The Department of Mathematics has a large and active body of PhD students, with a rich and extensive culture of collaboration between other departments and institutions.
We offer a dynamic research environment, with a varied and active program of seminars, workshops and courses. The research environment in the Department received the top score in the most recent government Research Excellence Framework (REF).
We have excellent computing facilities in the Department; all PhD students are offered a subsidised laptop for their work, together with the appropriate software.
The College’s central Library, housed 5 minutes walk from the Department, provides access to over 34,000 online journal titles (accessible both on and off campus) as well as a number of print journal titles. There is also an extensive collection of research monographs and textbooks (both in print and e-book format).
We offer a diverse social programme for PhD students. The Department and external partners subsidise various social events organised by the students: monthly social events (ranging from movie nights, to outdoors trips), the annual student party in December, the summer BBQ and competitions at the annual PG Forum, with generous cash prizes.
PhD students also have the opportunity to assist lecturers with teaching and marking in our undergraduate programme.
Mathematics PhD Opportunities
The Department offers a wide range of PhD opportunities which cover the full range of Mathematics-related fields. Research in the Department of Mathematics is managed in four Sections:
We work in close partnership with EPSRC Centres for Doctoral Training; many of these students get incorporated into the Department of Mathematics from their second year onwards. Please visit the CDTs pages for information about their application processes:
- CDT in the Mathematics of Planet Earth
- CDT in London School of Geometry and Number Theory
- CDT in Fluid Dynamics across Scales
- CDT in Financial Computing & Analytics
- CDT in Modern Statistics and Statistical Machine Learning at Imperial and Oxford
The Department also supports the CDT for Theory and Simulation of Materials.
Modern materials often require modern techniques, such as density functional theory, field theory and renormalisation group methods applied to differential equations, to describe and predict their properties. Many applied problems can be very challenging, even at the lowest level of approximation, and need a significant amount of computational and numerical effort.
PhD Programme Structure
The standard route of our PhD programme is full time (3-4 years).
PhD research may also be done on a part time basis in exceptional cases (5-6 years). Upon admission, part-time PhD students should commit to attending the College (typically one day per week) and meeting their supervisor regularly (once or twice a month).
The structure of the PhD programme in the Department is designed to give students a smooth transition from course-based study towards independent research. Students need to complete the following ‘milestones’ to demonstrate that their work is progressing well:
Submit a short research plan within 3 months of starting, summarising the problem they have been set, and their proposed plan to work on it.
- Within 9 months of starting (18 for part-time), students must write a report summarising their first year’s work, and the courses they have taken. There is a short oral examination to assess this.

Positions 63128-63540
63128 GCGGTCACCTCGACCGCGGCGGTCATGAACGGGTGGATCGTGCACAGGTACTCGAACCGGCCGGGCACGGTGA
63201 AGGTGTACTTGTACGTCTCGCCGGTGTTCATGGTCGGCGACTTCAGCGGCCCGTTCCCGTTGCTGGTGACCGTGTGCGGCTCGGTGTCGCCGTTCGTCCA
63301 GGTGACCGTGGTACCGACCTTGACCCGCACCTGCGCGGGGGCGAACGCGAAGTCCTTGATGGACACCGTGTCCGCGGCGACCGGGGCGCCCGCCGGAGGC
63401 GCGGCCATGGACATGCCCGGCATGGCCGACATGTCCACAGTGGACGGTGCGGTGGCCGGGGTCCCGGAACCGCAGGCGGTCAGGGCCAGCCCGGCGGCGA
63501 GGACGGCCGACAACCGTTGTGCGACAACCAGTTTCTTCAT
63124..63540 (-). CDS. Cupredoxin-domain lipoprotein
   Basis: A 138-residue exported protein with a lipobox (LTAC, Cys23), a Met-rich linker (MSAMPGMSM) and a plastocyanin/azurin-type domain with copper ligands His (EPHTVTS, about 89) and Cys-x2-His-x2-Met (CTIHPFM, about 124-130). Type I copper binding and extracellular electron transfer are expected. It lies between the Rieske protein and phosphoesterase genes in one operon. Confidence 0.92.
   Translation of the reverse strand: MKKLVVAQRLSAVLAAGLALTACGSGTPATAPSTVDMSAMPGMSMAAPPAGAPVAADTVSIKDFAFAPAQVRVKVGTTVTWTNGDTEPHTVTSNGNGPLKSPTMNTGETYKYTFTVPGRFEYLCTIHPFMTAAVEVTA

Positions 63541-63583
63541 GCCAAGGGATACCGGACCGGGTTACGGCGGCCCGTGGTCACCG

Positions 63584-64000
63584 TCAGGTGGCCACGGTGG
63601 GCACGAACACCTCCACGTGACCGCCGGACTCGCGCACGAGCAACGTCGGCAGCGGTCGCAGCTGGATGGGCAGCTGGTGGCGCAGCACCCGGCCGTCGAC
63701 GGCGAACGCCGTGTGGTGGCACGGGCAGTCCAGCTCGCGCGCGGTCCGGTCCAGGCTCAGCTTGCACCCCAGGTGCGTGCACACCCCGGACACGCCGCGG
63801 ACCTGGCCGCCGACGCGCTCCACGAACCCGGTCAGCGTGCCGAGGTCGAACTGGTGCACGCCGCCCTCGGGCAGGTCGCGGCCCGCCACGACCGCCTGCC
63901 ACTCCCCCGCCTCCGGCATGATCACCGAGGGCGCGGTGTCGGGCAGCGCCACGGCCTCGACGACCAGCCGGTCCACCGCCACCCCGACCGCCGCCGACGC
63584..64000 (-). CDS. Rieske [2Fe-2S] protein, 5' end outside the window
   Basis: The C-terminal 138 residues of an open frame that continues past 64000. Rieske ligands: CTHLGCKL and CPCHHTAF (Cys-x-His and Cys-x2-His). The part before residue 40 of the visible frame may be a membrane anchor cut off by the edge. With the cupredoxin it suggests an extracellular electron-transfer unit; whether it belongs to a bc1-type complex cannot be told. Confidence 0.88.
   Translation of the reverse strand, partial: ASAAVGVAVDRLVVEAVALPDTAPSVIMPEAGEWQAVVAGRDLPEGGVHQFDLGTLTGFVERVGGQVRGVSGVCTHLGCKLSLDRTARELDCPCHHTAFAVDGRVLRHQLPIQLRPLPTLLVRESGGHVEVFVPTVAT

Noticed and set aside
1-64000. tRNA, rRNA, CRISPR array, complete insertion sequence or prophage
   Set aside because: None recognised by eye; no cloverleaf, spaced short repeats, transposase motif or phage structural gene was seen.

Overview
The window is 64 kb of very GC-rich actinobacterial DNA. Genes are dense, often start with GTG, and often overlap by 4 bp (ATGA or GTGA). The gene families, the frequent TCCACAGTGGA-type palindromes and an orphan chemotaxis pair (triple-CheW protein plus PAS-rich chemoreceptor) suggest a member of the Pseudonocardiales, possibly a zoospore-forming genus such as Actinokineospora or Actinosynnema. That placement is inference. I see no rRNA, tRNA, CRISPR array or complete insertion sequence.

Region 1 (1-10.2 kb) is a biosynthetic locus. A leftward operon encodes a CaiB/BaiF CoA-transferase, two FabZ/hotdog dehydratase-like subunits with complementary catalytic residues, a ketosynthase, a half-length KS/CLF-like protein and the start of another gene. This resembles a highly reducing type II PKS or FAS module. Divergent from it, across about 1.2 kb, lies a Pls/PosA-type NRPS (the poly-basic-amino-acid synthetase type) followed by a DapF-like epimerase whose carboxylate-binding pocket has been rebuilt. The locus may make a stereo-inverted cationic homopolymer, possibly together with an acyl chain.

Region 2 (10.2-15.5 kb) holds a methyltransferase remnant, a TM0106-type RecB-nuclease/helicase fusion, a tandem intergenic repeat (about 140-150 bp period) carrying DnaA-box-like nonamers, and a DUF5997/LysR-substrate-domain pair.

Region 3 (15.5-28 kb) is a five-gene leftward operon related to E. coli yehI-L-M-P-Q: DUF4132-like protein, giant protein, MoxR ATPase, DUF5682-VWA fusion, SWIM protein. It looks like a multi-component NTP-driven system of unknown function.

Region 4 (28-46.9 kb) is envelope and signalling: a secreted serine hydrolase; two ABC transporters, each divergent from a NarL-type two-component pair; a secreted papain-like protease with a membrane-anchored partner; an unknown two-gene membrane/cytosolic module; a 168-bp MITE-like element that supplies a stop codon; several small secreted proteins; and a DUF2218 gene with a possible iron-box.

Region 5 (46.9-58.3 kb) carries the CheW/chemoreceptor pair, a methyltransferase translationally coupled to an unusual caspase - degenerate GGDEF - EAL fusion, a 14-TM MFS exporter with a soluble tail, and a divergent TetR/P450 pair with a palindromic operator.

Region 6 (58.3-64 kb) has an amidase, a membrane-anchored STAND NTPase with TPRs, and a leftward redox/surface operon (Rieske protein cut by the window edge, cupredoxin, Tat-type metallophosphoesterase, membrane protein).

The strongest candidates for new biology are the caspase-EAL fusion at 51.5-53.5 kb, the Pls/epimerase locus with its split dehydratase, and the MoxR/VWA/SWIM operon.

- Between 18 and 24 months of starting (36-48 for part-time), students must write a report describing the progress they have made so far, and their work plan for completing the thesis. Again this is assessed with a short oral examination.
The aim is to catch problems early, to confirm that students are able to write about and explain their work clearly and concisely, and to build up students’ writing and presentation skills, ensuring that on completion of their research, they will be able to write up and defend their thesis.
In the first two years students should also satisfy 100 hours of postgraduate courses requirement in their research topic and related areas. These courses can be workshops and conferences, as well as postgraduate-level lectures in many areas of Mathematics:
- Lectures in Pure and Applied Mathematics from the Taught Course Centre, accessed live through the Department grid node, shared with other nodes of in Oxford, Warwick, Bath and Bristol
- The Statistics section similarly participates in the London Taught Course Centre, given at De Morgan House in central London
- Advanced courses in mathematical finance, primarily but not exclusively for first-year PhD students in the various groups. These courses are managed by the London Graduate School in Mathematical Finance, a consortium of the mathematical finance groups of Birkbeck College, Brunel University, Cass Business School, Imperial College, King's College, LSE and UCL
- Courses from MAGIC group, a partnership of 20 UK universities, which runs a wide range of postgraduate-level lecture courses in mathematics, using IOCOM's Visimeet Video Conferencing technology
As well as Mathematics courses, students should also take a selection of Professional Skills courses, offered by the Graduate School. This wide-ranging programme covers topics such as scientific writing, presentation skills, and presentation skills as well as an extensive programme of lectures on careers.
Please visit the PhD Progression Milestones guidelines for a complete picture of the programme.
PhD Admissions Co-ordinators
- 190 students
- 94% on scholarships
- 97% full time
- 20% women
- 220 applications
- 30-40 admitted